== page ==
The Red Wolf Conspiracy: derring do on the high seas

Book cover: The Red Wolf Conspiracy - Robert V S Redick (a huge sailing ship is towed out of harbour at night)The Red Wolf Conspiracy is Robert V S Redick’s debut and if it doesn’t achieve the runaway exuberance of Scott Lynch’s recent appearance on the scene, it is still good enough to knock the socks off many series/authors who have been around for some time.

The tale is set on a corner of Alifros, where the Arquali and Mzithrin (“Sizzy”) empires maintain an uneasy truce after years of conflict over spheres of influence. Caught in the sea between, the islands known as the Crownless Lands propose a formal peace, in which each empire will agree to support the Crownless Lands should the other attack – with refusal to sign tantamount to attack in itself.

Arqual dispatches the Chathrand, last of the centuries-old Great Ships, to carry the Ambassador, his daughter Thasha, and a colourful assortment of well-sketched characters to the signing at neutral Simja. Once at sea, they begin to realise that the Emperor of Arqual has other plans in motion to ensure Arqual gains dominance across all the lands this side of the Ruling Sea, peace agreement or no…

Told from the perspectives of Lady Thasha and of tarboy Pazel Pathkendle of the recently-conquered city of Ormael, The Red Wolf Conspiracy leaps into action from the start, introducing the web of alliances and violence that shape the tarboy’s existence. The tale evolves to encompass the hierarchies of shipboard life, the dark depths of Arquali policy, racial prejudice and the evils of the past, laying solid foundations for future high-octane instalments to come.

The novel is well-written, Redick showing a pleasantly light touch and a good feel for characterisation. Pazel and Thasha are excellent leads, their good intentions sadly unmatched by common sense; the supporting cast are sparky or villainous by turns, but leap off the page to accompany them.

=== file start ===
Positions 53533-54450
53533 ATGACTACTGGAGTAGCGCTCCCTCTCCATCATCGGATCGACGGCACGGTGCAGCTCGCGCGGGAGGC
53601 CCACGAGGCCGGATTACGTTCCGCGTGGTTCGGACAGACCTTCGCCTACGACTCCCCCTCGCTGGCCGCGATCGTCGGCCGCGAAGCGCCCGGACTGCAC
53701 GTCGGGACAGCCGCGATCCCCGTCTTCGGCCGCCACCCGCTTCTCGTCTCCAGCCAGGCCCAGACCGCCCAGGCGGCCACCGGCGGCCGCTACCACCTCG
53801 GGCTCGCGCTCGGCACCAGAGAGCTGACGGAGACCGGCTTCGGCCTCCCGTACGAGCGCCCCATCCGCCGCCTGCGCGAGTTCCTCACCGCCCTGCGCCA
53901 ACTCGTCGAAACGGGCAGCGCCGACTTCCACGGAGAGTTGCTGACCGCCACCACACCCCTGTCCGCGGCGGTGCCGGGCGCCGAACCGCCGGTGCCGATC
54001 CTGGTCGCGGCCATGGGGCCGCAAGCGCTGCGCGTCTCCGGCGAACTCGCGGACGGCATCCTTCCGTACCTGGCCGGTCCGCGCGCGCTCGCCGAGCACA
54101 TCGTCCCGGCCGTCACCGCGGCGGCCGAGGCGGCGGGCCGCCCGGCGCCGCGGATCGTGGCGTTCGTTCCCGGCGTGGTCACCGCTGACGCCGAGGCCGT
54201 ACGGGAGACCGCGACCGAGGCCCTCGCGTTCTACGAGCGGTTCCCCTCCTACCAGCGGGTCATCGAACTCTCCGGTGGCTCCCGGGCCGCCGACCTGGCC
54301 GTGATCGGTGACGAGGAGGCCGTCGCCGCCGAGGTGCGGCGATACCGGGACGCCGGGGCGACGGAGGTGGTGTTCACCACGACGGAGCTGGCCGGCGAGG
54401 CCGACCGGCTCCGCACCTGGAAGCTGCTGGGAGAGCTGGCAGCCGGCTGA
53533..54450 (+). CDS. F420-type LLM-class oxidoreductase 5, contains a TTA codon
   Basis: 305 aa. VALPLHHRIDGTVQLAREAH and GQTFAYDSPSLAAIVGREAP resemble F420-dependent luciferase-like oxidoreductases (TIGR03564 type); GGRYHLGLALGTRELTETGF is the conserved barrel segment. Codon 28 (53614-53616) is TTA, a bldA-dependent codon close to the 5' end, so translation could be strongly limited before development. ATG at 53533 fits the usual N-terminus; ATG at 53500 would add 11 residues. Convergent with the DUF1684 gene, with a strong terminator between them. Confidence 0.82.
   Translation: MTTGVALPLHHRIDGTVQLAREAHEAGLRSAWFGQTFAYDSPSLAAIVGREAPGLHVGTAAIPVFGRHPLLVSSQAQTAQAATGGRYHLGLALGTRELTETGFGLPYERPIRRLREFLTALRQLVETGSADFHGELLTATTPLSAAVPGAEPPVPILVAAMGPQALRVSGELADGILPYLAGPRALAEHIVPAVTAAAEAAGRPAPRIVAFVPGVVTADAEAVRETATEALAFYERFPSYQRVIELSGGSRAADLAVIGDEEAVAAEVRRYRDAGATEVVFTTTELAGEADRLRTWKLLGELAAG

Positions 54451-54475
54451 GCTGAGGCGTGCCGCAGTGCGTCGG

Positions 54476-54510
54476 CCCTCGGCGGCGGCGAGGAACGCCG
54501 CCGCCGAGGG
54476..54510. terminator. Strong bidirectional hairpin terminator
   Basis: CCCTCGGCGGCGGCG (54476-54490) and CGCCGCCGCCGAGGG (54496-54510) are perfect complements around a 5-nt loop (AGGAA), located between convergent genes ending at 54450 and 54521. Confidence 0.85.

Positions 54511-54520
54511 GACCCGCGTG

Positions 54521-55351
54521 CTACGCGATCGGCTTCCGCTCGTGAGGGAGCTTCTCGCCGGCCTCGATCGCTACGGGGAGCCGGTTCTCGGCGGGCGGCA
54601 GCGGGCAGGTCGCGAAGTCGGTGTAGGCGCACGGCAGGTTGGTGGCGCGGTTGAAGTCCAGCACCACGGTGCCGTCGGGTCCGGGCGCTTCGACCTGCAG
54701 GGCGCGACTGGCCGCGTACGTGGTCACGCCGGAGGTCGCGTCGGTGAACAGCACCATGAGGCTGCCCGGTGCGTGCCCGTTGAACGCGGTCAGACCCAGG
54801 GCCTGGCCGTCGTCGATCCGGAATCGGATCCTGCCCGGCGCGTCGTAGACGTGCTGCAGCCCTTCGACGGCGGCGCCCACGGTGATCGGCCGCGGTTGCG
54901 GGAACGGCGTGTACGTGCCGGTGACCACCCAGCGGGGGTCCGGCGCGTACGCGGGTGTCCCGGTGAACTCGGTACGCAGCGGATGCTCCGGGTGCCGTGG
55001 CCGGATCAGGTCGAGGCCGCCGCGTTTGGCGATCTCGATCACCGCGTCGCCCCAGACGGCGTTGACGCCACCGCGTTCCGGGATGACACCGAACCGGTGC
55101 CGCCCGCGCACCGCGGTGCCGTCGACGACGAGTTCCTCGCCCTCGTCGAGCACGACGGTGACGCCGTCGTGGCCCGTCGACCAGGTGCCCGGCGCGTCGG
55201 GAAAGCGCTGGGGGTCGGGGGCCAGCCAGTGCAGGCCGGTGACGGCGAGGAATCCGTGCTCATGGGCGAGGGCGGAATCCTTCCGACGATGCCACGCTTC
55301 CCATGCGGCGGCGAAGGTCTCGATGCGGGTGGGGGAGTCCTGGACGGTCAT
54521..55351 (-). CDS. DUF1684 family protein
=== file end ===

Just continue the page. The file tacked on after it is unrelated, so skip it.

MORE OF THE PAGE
Redick’s only real flaw is in pacing; after a good pick-up and reasonably well-sustained central section, the climax is oddly protracted. After an action-packed underwater adventure, Redick packs two further climaxes into the closing pages to tie up red herring storylines and confirm the identities of the heroes and villains for the next book. The final mega-climax and follow-up in particular feel forced, and out of synch with the rest of the novel. In spite of this, the book is a success overall, thanks to lively characters and boundless (sub)plot, with a good balance of humour, adventure and gathering darkness.

If Redick’s debut does not instantly make him a fantasy great (and it doesn’t), it does provide great, easy-to-read entertainment and carves him out a comfortable place amongst the solidly-reliable fantasy authors on the shelf. I patiently await the sequel (The Rats and the Ruling Sea) due early next year.

And for those of you (you know who you are) who place importance on these things as I do – the cover is very pretty too 🙂



This review was originally written in 2008 and published on LiveJournal.